Posted by: tomciocco | December 17, 2013


You’ll not see too many wines from Chile written up in these pages – hell, maybe none at all – but things change, and there’s a time and a place for everything, so here we are. For me – and not just from me mind you  – too many, hell, most wines from Chile are perceived to be quite well made in a paint-by-numbers sort of way, but that’s precisely the issue – too many lack any real soul or terroir. There’s a joke about Chilean wines that pretty well sums it up: there are hundreds of wines from Chile with just as many names, but unfortunately they all get filled from the same few vats the size of the city of Santiago. For various reasons, a huge percentage of Chile’s wine production lies in the hands of a few HUGE concerns which makes for very salable, but ultimately soulless wines.

Well, here we’ve got a wine that breaks all of those stereotypes. First, it’s a Pinot Noir, which is definitely not the first variety that comes to mind when you think about the Chilean wine scene; Carmenere for sure, but Pinot, not so much. But that said, this is a Pinot Noir that really stays true to the profile of the grape while still adding a real sense of the unique growing area from which it comes.

And where it comes from is the northernmost Chilean wine region called Coquimbo, and more precisely, from the Coquimbo sub-region called Limari (lee-mah-REE). Most of what are considered to be the most prestigious Chilean growing regions are situated considerably further south. Traditionally, Coquimbo is a region that has been devoted to the production of table grapes as well as fruit to produce pisco, Chile’s signature grape brandy, but don’t tell anybody from Peru I said that – Pisco is a HUGE bone of contention between these South American neighbors…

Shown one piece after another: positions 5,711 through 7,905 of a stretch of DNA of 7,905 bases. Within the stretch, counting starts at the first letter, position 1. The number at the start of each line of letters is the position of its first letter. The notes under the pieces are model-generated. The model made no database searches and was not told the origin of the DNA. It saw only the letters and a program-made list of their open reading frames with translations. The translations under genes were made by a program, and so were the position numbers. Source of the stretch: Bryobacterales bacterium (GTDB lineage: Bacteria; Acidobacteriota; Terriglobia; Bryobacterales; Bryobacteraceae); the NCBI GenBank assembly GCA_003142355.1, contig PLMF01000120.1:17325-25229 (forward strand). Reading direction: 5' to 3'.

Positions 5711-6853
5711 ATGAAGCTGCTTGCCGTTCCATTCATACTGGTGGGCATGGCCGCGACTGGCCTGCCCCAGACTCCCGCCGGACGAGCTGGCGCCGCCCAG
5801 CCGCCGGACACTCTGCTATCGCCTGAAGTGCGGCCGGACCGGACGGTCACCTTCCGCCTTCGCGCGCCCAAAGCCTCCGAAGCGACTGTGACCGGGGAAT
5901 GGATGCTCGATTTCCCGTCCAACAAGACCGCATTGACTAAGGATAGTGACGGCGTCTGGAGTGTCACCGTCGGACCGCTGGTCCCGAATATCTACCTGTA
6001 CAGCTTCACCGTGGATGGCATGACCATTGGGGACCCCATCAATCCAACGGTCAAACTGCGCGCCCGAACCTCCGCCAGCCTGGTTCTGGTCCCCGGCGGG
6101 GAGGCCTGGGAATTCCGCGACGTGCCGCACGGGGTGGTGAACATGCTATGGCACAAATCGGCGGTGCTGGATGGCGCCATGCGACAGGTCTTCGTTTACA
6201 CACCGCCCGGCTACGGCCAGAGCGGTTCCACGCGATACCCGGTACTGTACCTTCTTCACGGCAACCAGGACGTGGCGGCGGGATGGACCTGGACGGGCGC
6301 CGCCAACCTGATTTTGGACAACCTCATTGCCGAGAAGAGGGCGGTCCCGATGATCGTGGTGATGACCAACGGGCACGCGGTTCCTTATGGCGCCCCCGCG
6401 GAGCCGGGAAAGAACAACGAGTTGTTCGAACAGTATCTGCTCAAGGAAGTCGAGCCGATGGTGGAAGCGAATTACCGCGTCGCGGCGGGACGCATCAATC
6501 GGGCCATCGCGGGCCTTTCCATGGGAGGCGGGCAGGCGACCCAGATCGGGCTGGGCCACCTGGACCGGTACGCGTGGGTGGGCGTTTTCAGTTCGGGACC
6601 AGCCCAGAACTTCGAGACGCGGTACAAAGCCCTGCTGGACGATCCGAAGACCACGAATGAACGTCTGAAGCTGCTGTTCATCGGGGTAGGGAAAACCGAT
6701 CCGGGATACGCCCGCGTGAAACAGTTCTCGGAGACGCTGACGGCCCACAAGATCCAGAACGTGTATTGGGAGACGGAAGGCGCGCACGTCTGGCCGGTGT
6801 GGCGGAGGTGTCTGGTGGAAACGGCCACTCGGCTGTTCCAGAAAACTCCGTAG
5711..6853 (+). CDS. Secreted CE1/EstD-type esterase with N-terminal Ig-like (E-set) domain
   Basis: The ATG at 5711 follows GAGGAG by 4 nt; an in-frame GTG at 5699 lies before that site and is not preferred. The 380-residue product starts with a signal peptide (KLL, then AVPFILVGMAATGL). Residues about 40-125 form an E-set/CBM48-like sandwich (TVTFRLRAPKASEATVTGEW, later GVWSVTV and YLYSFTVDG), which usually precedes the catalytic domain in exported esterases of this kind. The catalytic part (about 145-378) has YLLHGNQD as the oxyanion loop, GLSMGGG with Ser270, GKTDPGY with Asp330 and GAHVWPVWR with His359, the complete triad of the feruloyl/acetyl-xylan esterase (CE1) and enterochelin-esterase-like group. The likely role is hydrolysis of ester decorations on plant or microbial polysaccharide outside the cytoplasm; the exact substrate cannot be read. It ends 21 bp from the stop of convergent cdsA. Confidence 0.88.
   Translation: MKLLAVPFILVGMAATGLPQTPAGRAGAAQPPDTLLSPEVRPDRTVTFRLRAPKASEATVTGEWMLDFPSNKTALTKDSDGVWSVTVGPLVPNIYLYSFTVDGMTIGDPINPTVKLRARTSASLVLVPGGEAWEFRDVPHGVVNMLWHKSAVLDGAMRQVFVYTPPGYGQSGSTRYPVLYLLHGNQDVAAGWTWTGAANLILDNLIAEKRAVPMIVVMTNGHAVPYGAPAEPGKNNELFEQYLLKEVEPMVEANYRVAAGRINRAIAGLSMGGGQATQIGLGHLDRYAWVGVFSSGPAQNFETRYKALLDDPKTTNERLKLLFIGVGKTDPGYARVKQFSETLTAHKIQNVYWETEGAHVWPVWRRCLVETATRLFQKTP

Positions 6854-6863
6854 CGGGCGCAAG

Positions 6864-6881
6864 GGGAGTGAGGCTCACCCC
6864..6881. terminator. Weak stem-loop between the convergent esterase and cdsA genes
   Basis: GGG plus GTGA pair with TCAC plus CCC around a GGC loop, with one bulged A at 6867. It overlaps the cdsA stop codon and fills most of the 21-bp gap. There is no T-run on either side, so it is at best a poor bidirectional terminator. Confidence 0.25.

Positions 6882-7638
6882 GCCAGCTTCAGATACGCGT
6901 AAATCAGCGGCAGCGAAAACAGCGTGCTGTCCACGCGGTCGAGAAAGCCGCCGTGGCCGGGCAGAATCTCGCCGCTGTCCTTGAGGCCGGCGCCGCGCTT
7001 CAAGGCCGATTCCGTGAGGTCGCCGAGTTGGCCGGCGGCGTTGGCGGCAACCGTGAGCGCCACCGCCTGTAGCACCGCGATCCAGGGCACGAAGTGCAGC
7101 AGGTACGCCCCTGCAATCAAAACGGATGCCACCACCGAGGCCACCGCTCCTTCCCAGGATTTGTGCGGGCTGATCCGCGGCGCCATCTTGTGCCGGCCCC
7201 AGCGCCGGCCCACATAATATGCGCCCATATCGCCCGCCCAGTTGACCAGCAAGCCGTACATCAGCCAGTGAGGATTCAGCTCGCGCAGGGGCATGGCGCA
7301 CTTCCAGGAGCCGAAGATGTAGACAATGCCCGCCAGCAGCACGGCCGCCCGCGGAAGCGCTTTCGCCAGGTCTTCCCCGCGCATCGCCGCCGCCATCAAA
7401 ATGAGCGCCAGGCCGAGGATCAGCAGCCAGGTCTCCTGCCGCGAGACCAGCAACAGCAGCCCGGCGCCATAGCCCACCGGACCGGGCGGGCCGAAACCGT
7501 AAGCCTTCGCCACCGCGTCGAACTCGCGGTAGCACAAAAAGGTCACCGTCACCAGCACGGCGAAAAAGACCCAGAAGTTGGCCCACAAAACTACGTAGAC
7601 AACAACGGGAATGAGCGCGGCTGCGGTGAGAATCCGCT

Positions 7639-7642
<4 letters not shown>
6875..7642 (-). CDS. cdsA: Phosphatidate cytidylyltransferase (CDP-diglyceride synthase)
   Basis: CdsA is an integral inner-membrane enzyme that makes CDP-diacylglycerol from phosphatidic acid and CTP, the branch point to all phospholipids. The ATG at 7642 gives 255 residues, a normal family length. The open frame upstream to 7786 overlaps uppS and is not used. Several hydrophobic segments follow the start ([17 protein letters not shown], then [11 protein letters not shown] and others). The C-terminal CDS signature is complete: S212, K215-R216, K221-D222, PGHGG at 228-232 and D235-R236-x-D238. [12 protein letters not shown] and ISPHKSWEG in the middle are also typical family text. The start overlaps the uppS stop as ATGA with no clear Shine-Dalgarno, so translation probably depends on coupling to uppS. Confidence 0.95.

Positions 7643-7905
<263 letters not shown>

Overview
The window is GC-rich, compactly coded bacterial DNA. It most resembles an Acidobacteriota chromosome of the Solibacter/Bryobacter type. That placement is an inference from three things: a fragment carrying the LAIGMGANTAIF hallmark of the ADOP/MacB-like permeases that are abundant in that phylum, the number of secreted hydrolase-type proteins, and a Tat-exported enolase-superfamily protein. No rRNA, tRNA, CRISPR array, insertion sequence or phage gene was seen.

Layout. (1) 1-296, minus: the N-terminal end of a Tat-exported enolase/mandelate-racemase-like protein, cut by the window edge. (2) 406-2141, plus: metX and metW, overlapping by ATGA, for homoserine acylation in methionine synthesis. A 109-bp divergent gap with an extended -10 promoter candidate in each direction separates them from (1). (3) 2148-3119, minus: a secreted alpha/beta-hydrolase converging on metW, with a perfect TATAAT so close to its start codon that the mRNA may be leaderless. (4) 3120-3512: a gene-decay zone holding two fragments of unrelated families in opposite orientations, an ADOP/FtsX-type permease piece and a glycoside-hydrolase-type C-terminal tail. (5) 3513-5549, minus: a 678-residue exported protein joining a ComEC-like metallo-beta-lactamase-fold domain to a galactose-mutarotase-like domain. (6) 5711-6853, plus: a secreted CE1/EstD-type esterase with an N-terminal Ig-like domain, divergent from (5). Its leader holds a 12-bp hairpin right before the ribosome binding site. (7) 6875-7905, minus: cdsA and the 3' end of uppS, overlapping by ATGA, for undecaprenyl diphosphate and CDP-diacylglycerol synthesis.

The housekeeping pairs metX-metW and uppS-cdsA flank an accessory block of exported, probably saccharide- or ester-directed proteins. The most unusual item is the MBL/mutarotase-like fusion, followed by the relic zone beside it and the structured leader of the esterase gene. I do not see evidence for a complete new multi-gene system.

The particular vineyards from which this wine emanates boast a truly unique terroir. The soil is a complex melange of of gravel, sand, clay and limestone in a very sunny and very dry spot that experiences a dramatic cooling effect from its proximity to the stiff and chilly winds that blow in off of the Pacific. Pinot Noir is notoriously difficult to grow, and this part of Chile is nothing like Pinot Noir’s Burgundian homeland or even one of its alternate homes like Oregon, but despite Limari’s dramatic divergence from these celebrated pinnacles of Pinot, somehow it does right by this fussy variety, maintaining its characteristic “Pinot-ness” while still managing to add its own distinctive twist to this very fine red variety. All past, current and future kudos lauding this wine are well deserved. The rest of the nation needs to take a lesson from the folks at Tabali.

I served this exceptionally high value wine with a griddled potato, cheese, cilantro and watercress pancake appetizer, followed by a main course of browned  chicken breasts that I finished in a braise of broth, red wine, carrots, celery, mushrooms, peas and herbs and spices, with some plain white rice on the side.












Tabali Limari Pinot Noir Reserva 2011

Slightly browned, just transparent, purple/garnet color. Big but in no way overblown nose of spicy black cherry, salty plum, and ripe tomato fruit notes with strong supporting aromas of black tea, dried mint, toasted walnuts and new leather. The body of the wine is medium full and very round and well balanced  with a smooth and silky tannin structure and a juicy, fresh acidity, shot through with a savory, minerally quality around which big but sophisticated flavors of strawberry, raspberry, red currant and blood orange fruit flavors hang, backed up by secondary tastes of mocha and black truffles. A superb value Pinot Noir. 


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